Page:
Some of you have read it before, but I have never posted it from the Porch. I hope we all remember how we felt that September day. How we grieved, hoped, prayed and vowed collectively. How we shrugged off the cloaks of labels, denominations and red and blue. How that dark night, we were simply mothers, holding our babies, praying the world they grew up in would be a peaceful one.

A Mother's Prayer: A letter written to my daughter Kelsey on the eve of September 11, 2001

As I tucked you into bed this eve
I wondered how the sheets--thin, flimsy, transparent--would protect you.
Would the blanket, soft from so many washings,
The teddy worn, dingy, tattered,
Be enough this night?

I arrived at your school early today.

You were laughing on the playground
Beneath a cloudless sky
Not a single vapor trail tarnishing the sheath of blue.
As I watched you swing, jump, slide through the morn
So unaware,
I realized the promise the day might have held.

A day of baseball games, recess tag and lawn mowers
Windows rolled down and sleeves rolled up,
Not quite summer, not yet fall.

Instead, it was a day of odd, quiet chaos
As the frightened lined up for gasoline
And bought ground beef, canned goods, milk, bread, and bottled water.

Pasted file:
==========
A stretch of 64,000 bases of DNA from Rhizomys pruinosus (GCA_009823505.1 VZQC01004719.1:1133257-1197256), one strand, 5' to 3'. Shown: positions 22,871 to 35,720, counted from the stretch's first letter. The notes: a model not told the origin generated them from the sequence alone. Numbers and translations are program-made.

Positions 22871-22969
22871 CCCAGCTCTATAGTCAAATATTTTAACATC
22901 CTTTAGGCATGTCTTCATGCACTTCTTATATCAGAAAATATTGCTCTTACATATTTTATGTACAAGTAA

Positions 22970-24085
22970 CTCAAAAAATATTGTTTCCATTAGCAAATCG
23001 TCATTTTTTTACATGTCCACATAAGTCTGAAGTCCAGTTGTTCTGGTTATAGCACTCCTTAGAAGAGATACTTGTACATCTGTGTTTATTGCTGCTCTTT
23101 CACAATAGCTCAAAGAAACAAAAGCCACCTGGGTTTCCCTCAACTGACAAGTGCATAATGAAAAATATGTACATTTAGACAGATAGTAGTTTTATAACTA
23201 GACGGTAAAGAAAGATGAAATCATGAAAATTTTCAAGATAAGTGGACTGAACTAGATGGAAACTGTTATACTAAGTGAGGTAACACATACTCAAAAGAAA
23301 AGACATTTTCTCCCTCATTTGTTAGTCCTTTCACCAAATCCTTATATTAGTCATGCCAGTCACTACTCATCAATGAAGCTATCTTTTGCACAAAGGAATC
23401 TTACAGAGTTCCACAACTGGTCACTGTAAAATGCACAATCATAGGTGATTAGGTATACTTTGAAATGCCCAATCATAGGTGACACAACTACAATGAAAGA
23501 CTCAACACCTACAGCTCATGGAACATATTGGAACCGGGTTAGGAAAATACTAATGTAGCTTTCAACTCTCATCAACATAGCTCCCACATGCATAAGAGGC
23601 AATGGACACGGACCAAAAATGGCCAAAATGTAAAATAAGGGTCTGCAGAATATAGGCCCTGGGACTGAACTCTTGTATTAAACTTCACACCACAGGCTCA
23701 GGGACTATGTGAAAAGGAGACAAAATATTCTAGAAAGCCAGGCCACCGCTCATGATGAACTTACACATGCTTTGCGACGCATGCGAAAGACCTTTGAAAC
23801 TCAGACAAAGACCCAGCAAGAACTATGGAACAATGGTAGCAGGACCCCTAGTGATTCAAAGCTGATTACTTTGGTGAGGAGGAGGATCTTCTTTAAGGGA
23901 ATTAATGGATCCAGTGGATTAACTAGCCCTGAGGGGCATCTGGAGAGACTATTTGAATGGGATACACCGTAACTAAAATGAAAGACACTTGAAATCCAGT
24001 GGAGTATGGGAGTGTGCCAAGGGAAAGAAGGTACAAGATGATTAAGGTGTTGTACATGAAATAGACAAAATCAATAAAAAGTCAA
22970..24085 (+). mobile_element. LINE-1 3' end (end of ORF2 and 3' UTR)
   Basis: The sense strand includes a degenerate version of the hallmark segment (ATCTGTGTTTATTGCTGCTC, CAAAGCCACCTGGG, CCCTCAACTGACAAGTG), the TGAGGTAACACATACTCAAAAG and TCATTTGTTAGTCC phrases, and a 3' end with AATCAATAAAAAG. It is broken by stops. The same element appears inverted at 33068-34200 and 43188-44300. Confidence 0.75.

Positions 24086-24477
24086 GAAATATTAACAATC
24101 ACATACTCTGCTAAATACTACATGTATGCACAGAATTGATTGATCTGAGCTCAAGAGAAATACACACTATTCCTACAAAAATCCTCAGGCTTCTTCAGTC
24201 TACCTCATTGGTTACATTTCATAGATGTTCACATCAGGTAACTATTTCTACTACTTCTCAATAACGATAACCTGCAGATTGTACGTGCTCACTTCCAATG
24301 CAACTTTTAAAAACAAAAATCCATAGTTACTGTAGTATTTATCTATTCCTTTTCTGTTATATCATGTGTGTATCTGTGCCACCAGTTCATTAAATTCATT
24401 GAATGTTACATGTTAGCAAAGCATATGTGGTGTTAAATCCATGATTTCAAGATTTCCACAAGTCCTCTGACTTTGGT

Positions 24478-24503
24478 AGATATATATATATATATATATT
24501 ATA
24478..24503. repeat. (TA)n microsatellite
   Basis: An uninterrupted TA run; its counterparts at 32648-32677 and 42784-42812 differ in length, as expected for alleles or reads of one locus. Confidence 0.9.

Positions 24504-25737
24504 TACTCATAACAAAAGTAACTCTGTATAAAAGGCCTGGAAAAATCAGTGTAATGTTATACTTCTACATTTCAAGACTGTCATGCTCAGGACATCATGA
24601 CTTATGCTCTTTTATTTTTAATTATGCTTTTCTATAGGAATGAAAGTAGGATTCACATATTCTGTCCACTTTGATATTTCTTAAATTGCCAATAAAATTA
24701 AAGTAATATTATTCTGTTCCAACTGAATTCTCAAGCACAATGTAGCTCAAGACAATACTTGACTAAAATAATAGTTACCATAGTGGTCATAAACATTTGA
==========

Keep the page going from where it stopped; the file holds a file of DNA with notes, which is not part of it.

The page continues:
Searching for reassurance, people crowded into the cinder-block ice-cream stand
To hear the president
And mumbled "bomb the sonsofbitches" or
"God bless us all."

It was a day of cell phone calls,
Open churches,
And closed businesses.

I held your small hand and lead you through parking lots,
And I was ashamed that you completely trusted me
For I am not the person I was when I went to bed last.

 I witnessed too much this day
And my eyes are stamped with images of
Thick black smoke
And ash.

I run my fingers through my hair continuously,
As if the dust, miles away, somehow reached me.
And old woman nodded at me today, her eyes haunted by another time.
"You haven't seen this before," is all she said.

I called my mom, my mother-in-law,
My sister, my brother,
Again and again,
As if we could make ourselves believe
The unbelievable.

While carrying in groceries,
Your father and I had stopped
Dropped bags and held each other tight.
We ate frozen pizza for supper,
Not saying a word as the TV blared.

Later I caught you peeking at the screen,
And I drew you onto my lap, kissed your head
And tried to explain what I still can't comprehend.
I promised you the world is good,
You are loved.
You are safe.

I nestled beside you in bed,
Clasping your hand, warm and moist from the tub.
I breathed your smell of soap and toothpaste.
I sang your lullaby.

We prayed.

I told you America is strong and right, mighty and free.
As you drifted away, I pictured America's mothers.

We are blacktop roads, shotgun houses, and Spanish tile.
Marble, loose shingles, and Bradford pears.
Gated communities, brick ranches, and trailers.
Three bedrooms and two baths.
Geraniums, roses, and dandelions.
Linoleum and sidewalks.
Mortar and stone.
Sand, salt, and dirt.

Tonight as One,
We held our children closer.
We crept into your rooms many times
As if you were babies,
Fragile and new.

We touched your cheeks and felt your breath on our hands,
Warm reminder of life.
We looked through the window at the darkest night
Anxious for the sun to shine on us again,
Silently weeping for the innocent lost
And lost innocence.